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Be Wary of Vulgar Marketing

Back in December of 2009, Nicorette launched a $15 million integrated marketing campaign complete with a fictitious ‘Suckometer’ around the bold statement that, Nicorette makes quitting smoking suck less. In addition, it was the GlaxoSmithKline brand’s first foray into social media.

Nicorette Makes Quitting Suck Less Campaign

As a quick backgrounder, here are a few select statements from the Nicorette Website.

There’s no way around it, quitting sucks. In fact, it’s one of the hardest things you’ll do in life. That’s why quitting can be a challenge. To be successful, you need to overcome both your physical addiction to nicotine and your psychological addiction — the urge to repeat the same smoking routines every day, like smoking in the car and after meals. …Sure, quitting will always suck, but Nicorette makes quitting suck less.

Does Vulgar Marketing Work?

When the campaign launched, I thought it was a cheap, vulgar marketing effort and still do. The campaign is still running so, I wanted to see if it’s working. In short, I’m not exactly sure how the campaign is doing, but here are a few things I discovered.

There was a HCD Research/Mediacurves survey conducted in 2010 among 300 viewers of a new Nicorette gum ad and showed that nearly half of smokers (49%) were more likely to try to quit smoking after viewing the ad.  The majority of viewers (80%) felt the ad was extremely or somewhat effective, and more than one-third of smokers (34%) said that they would be more likely to use Nicorette gum to help them quit their smoking addiction.

The numbers are fine, but we all know that people don’t always do what they say they’re going to do. So, I’m not convinced of the strategy.

Does Nicotine Replacement Gum Work?

I’m not sure if the gum works, but I’d bet that they sold a ton of it. The thing is, even if you sell a ton of product, if it doesn’t work, what does that say about you and your brand long term? Without brand trust and integrity based on a positive experience what does the future hold for your brand?

This eHow article reports that…‘normally, there is only a 5 percent success rate of smokers quitting their habit for a full year (without the use of replacement products), which makes the success rate of Nicorette Gum between 7 and 8 percent. Not the best odds. …Of the top five “quit smoking methods,” not a single nicotine replacement gum made the list, including Nicorette Gum.’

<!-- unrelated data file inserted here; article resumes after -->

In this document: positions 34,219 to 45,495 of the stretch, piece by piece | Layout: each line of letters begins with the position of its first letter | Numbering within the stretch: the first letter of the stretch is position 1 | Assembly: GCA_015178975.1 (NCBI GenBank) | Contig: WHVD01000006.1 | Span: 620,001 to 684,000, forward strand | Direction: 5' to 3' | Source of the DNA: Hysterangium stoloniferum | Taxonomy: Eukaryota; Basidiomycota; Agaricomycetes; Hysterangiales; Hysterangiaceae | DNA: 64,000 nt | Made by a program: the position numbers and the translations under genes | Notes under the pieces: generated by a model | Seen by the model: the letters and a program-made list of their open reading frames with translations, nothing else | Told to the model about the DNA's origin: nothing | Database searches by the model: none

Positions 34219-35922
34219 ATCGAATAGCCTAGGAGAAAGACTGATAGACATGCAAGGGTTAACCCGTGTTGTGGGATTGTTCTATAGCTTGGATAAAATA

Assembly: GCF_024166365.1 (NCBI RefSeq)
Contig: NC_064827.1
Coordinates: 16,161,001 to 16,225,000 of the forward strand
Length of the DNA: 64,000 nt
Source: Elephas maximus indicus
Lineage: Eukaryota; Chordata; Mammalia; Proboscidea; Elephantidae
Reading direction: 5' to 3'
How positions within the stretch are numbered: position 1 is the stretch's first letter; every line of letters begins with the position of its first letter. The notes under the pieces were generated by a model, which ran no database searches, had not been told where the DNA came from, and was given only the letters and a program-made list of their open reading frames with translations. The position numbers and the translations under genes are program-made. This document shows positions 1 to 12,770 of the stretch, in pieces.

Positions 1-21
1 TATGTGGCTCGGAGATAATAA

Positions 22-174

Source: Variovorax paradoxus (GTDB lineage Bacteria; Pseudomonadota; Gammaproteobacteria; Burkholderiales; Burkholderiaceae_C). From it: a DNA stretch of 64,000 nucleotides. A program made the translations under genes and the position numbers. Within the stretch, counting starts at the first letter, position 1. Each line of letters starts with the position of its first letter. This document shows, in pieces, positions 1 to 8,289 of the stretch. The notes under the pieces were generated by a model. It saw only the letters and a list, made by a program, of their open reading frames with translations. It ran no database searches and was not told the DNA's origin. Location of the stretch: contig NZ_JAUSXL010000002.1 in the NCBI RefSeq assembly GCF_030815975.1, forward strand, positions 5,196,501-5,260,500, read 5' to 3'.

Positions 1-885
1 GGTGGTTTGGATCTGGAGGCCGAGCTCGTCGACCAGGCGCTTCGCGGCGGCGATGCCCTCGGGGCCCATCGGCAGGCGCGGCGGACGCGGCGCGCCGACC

Great Products Lead to Positive Word of Mouth Advertising

After 1.5 years and spending $15 million, Nicorette’s own Website only has one success story! Are you kidding me? If Nicorette Gum is such a great product, why aren’t there a ton of people in TV ads, on YouTube and Facebook raving about the product?

I’m always a bit leery of brands that spend a ton of money on marketing (and vulgar, uncivil advertising to boot) because let’s face it, if the product was so great, people would be spreading the word on their own. My advice would have been to take the $15 million and build a better product or service – one that truly works and adds value – customers will come, rave about you and spread your good word.

P.S.: Full disclosure: I’m in my late 40s, a nonsmoker and far from being a prude, however I am offended, not impressed or motivated to purchase by cheap, vulgar, uncivil and classless marketing. And, I firmly believe that if in fact Nicorette’s product is a super terrific one, they would have sold as much if not more product with raving customers who quit smoking once and for all. Net…they wouldn’t have had to ‘go there.’ Nor should you…ever!

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NHL Scores Clutch Marketing Goal

Growing up in the city of Pittsburgh in the 60’s and 70’s, hockey wasn’t the hot sport it has become, and even today I’m what the NHL calls a “casual fan.”

However, when it comes to NHL hockey marketing, I’m a rabid fan. After the lockout season of 2004-05, the NHL has put forth an amazing marketing power play. The NHL has become more relevant, is skating with a cool, new swagger and is scoring huge marketing goals!

This New York Sports Journalism feature outlines several of the key marketing initiatives the NHL has embraced such as getting back to the roots of their game with the Winter Classic, embracing and communicating player’s unique stories, creating special events aligned with sponsor brand needs, taking full advantage of the 2010 Olympics in Canada, becoming an online category killer and more. Their social media strategy is a killer one too.

The NHL offers great marketing lessons to all brands in search of a comeback.